Bio-Tissue is proud to feature Dr. Steven Kane as part of our #MDEMonday series. Dr. Kane is a cornea specialist who sees a high volume of complex cornea cases in Clearwater, FL. He discovered Mechanical Dry Eye a few years ago examining a 90-year-old patient unsuccessfully treated for dry eye disease by multiple doctors.
“Mechanical Dry Eye is a very important clinical problem.”
“We’ve all had the paradoxical patient that seems to have dry eye and typical ocular surface disease, but they simply don’t respond to all of the typical conventional therapies…there is a missing x-factor. And that x-factor is this Mechanical Dry Eye concept, or conjunctivochalasis.”
“Dry eye disease isn’t just simply a problem with quantitative tear film, meaning a low tear volume. Dry eye can also be from an abnormal tear film where you have tears, but they’re either unhealthy, or they’re not getting to the location that they need to, and one of the classic examples is what we call ‘Conjunctivochalasis’ or Mechanical Dry Eye.”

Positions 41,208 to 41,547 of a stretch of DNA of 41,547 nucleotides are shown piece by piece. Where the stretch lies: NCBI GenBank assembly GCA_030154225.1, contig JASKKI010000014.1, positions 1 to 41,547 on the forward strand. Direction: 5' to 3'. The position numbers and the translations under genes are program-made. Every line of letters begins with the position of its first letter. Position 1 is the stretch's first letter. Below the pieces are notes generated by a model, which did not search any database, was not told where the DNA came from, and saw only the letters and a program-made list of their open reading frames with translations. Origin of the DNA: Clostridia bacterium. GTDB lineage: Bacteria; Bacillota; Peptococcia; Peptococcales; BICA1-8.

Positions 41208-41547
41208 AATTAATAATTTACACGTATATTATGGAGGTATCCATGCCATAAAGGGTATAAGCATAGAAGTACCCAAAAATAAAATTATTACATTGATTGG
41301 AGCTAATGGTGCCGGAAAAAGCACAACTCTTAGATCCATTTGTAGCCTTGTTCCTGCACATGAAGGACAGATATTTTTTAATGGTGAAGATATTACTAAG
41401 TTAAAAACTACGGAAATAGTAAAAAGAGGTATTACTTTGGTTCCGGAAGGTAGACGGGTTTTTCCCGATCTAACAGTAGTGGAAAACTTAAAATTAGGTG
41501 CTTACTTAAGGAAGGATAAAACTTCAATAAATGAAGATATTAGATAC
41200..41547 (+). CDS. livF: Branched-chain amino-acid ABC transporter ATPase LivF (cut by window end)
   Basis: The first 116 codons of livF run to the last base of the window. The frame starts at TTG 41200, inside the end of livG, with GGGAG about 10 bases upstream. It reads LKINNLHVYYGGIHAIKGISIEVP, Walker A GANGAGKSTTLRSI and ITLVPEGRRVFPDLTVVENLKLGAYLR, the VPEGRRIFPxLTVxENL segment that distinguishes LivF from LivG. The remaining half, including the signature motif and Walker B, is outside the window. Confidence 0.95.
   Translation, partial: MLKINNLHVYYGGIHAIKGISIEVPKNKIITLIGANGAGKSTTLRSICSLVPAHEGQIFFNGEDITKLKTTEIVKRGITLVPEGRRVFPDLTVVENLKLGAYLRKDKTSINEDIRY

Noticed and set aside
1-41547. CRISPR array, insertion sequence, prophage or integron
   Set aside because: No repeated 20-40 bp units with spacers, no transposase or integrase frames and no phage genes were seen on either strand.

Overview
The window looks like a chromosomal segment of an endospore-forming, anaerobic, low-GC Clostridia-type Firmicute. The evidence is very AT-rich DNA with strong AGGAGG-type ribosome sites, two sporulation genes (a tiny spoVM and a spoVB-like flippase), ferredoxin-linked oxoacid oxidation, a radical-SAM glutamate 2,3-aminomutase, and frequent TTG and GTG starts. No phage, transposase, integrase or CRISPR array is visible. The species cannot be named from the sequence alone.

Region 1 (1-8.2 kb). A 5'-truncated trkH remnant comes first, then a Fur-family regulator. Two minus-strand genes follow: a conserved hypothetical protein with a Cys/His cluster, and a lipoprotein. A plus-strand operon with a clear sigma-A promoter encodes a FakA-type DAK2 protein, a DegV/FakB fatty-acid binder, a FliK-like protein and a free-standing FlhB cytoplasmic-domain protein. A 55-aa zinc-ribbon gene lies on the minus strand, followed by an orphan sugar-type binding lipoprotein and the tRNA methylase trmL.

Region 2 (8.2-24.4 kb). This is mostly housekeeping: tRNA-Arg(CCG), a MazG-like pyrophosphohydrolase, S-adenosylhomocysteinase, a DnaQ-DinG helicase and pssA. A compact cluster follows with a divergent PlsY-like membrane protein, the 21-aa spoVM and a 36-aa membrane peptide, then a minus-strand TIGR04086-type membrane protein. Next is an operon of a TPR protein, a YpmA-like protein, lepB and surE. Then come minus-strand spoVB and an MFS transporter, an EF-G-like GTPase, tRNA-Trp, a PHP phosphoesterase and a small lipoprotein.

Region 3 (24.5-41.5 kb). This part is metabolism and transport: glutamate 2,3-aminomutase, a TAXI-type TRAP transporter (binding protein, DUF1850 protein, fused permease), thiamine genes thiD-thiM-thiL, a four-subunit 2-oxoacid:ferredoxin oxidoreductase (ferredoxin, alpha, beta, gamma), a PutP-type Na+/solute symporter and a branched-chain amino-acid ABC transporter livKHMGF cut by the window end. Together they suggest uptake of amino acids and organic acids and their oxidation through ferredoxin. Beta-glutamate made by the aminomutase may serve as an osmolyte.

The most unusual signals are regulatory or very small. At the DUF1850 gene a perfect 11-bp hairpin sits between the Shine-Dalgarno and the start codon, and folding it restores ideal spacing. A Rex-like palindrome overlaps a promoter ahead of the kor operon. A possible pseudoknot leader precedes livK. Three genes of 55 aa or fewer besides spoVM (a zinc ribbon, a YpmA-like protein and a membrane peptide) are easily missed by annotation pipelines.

“My message to my peers is simple: Look and examine your patients carefully. I wish that I knew about Mechanical Dry Eye disease even earlier than I found out about it because these are some of the happiest patients in my practice and some of our largest referral sources.”
“Mechanical Dry Eye is rampant; it’s almost ubiquitous in individuals over the Medicare age of 65, and we have to look for it. The key is making the diagnosis. I get fooled still. I look, white light shining the slit beam across, and I’m thinking to myself, ‘Oh, there’s not a whole lot of redundant conjunctiva here.’ I put the fluorescein in, I turn on the cobalt blue light, and then even better, I put a yellow filter on the other side of the microscope, and it highlights the redundant fold of the conjunctiva.”